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Mental illness and insurance application
The terms offered by different life insurers vary depending on each company’s premium rates, product features and underwriting policy. The likelihood that your application will be accepted will be determined by a range of factors relating to your mental illness history. These include the seriousness of your mental health condition, its impact on your employment and lifestyle, the success of any treatment, management strategies and any ongoing symptoms.

You should make sure you understand the application process and different application options (e.g. online, by telephone, or in person). For example, online applications may have different underwriting guidelines to other products regarding past and present physical and mental illnesses. It is strongly recommended that before making any decision, you speak first to a representative from the insurance company. When considering a life insurance product it is important that you read and understand the Product Disclosure Statement (PDS) as it fully describes the product, its benefits and any limitations.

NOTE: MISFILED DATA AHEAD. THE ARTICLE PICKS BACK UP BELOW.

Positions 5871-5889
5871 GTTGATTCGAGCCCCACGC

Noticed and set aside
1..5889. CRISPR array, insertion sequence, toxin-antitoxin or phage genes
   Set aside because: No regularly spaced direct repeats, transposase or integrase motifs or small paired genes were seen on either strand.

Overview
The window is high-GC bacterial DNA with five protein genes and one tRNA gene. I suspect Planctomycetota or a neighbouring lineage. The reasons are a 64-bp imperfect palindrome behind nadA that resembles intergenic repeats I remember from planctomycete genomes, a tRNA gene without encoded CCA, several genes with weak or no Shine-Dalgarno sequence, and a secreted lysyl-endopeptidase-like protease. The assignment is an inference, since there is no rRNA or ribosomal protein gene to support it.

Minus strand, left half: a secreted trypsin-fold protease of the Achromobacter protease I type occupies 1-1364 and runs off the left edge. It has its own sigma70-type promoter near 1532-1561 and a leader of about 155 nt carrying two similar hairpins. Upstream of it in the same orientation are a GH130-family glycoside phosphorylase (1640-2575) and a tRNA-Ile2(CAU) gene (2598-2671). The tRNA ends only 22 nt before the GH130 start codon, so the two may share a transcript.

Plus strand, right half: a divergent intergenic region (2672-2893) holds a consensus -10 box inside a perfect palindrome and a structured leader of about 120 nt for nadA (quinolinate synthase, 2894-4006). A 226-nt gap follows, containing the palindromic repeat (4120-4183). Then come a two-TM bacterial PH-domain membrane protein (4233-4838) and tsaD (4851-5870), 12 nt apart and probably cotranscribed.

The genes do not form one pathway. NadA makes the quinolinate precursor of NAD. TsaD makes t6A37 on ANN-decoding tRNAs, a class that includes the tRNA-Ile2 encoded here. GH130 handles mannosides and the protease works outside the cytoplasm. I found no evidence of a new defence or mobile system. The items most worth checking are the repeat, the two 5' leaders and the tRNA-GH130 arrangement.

More from www.psychology.org.au

Once your Income Protection Policy is in force, can it be cancelled due to mental illness?

No. Insurance law states that once your policy is in force and you disclosed your medical history at the time of application, as long as you continue to pay your Income Protection premiums the insurance company can not cancel the policy. The great thing about quality Income Protection policies and the current system of underwriting at the time of application is that your risk to the insurance company is calculated at the time of application, any change in your health, occupation or other risk ratings does not affect your policy cost or terms ongoing.

More from www.lifeshield.com.au

Mental Health Treatment and Private Health Insurance

Mental illnesses are of different types and degrees of severity. Some of the major types are depression, anxiety, schizophrenia, bipolar mood disorder, personality disorders, and eating disorders.